A Winter trip to Warsaw in Poland and a so called trendy area of the city called Nowa Praga located just over the river to the east.
As gentrification takes place around every corner – the heart of vintage Poland is being ripped out of the city and replaced with stunning apartment blocks and reams of coffee shops.
One building’s fate – on Kamionek at 4 Terespolska St. in Praga Południe – was already decided with demolition looming but there was one last chance for some graffiti and street artists to utilise the crumbing ruins before it vanishes forever.
Featured above are some masked upholders of the law creating a wall against crowds of people as reflected in their visors and glasses.
Beyond the former CORA Clothing Industry Plant there is a tall brick chimney with lots of graffiti at ground level and this cat by Skucha Ona being the most dominent.
The overgrown area makes for a great foreground whilst the shell of another vacant building makes for an eerie backdrop.
A wire mesh fence surrounds the site with ‘keep out’ and ‘danger’ signs dotted around the perimeter of the sad looking five-storey building.
Housed here was the most famous clothing factory in post-war Poland. The walls of the production hall were equipped with impressive size windows but all are now vacant.
Beyond the tall chimney stack there are more general tags and graffiti with another large cat standing proud sporting a very colourful wildstyle jacket.
Lots of small tags are littered throughout the site with The Bar Crew providing a white Lisa Simpson with a pink outline high up on one small out building.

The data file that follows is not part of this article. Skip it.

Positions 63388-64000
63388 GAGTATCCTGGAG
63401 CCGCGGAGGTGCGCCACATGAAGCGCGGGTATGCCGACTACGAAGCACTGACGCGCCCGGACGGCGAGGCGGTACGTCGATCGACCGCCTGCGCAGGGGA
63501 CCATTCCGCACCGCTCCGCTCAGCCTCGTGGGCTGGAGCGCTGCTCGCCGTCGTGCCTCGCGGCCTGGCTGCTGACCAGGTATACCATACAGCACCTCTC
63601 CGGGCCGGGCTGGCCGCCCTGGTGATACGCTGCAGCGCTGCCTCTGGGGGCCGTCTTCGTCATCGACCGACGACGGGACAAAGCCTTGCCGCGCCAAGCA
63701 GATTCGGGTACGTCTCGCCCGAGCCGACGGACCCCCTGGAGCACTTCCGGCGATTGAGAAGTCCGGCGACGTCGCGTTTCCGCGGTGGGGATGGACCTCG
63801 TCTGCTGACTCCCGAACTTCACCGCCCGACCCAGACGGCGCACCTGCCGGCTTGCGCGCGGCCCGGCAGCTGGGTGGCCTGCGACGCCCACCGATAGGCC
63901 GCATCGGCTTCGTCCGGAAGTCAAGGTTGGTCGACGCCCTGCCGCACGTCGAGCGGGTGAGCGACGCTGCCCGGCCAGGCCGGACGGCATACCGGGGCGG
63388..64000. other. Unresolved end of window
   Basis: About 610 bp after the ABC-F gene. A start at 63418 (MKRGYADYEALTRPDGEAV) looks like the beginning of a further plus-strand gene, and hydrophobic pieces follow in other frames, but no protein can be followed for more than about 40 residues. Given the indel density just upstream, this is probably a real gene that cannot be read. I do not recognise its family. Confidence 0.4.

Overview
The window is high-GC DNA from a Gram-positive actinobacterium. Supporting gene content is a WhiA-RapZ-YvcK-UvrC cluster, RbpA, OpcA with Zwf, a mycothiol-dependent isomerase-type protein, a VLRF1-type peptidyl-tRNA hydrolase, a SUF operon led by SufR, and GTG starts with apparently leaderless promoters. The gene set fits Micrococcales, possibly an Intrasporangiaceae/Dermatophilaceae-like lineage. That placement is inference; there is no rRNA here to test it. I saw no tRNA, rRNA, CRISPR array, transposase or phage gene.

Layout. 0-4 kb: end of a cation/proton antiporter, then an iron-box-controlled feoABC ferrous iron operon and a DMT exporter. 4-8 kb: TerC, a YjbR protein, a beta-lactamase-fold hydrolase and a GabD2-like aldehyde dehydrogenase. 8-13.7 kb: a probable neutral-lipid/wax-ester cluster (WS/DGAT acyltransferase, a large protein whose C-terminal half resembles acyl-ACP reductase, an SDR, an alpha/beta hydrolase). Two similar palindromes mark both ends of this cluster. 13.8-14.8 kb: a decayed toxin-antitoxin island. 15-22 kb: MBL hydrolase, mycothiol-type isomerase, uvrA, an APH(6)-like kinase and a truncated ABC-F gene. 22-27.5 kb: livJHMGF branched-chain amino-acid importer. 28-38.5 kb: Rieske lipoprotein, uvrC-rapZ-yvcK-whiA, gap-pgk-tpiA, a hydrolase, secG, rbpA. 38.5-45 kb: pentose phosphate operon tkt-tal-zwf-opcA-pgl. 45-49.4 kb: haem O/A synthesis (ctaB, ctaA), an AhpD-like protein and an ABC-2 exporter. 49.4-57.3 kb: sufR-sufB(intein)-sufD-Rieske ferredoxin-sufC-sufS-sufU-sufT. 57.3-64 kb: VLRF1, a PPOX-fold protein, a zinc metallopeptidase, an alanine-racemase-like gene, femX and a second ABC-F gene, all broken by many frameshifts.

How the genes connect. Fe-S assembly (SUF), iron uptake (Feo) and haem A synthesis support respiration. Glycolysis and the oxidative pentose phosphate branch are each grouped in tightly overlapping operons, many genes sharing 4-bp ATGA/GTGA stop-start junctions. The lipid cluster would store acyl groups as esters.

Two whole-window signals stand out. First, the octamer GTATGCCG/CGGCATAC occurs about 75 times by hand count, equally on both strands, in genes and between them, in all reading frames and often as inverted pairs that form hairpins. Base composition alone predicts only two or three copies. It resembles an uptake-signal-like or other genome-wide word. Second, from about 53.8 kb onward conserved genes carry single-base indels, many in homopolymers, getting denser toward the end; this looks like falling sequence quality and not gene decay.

Luckily artist Skucha One recorded the painting of this beauty!
Next to the tall chimney stack is a smaller garage style building with an arched roof featuring some art from AHNL with a cool character taking centre stage.
On another side of the site was a freshly rendered wall which had also attracted some tagging – whilst the crumbling wall inside featured work from ZPS and others.
Throughout the site were many cats from Skucha One painted way back in 2016 whereas on this wall there appeared to be some freshly painted cats taking pride of place.
A ghost sign for Auto Elektryk was still apparent whilst ZPS, AHNL and Skucha joined to spray… well a spray can and the line ‘Drop da bomb’
It’s always quite sad to see the remnants of the last moments of a time-gone-by to be lost forever and replaced with more of the same – but in the transition period it offers opportunity for artists to paint on a temporary canvas.
The plant first became operational back in 1949 whereas, now in 2018, demolition is imminent – but there’s always time for one last cat from Skucha – I wonder how he managed to paint this one!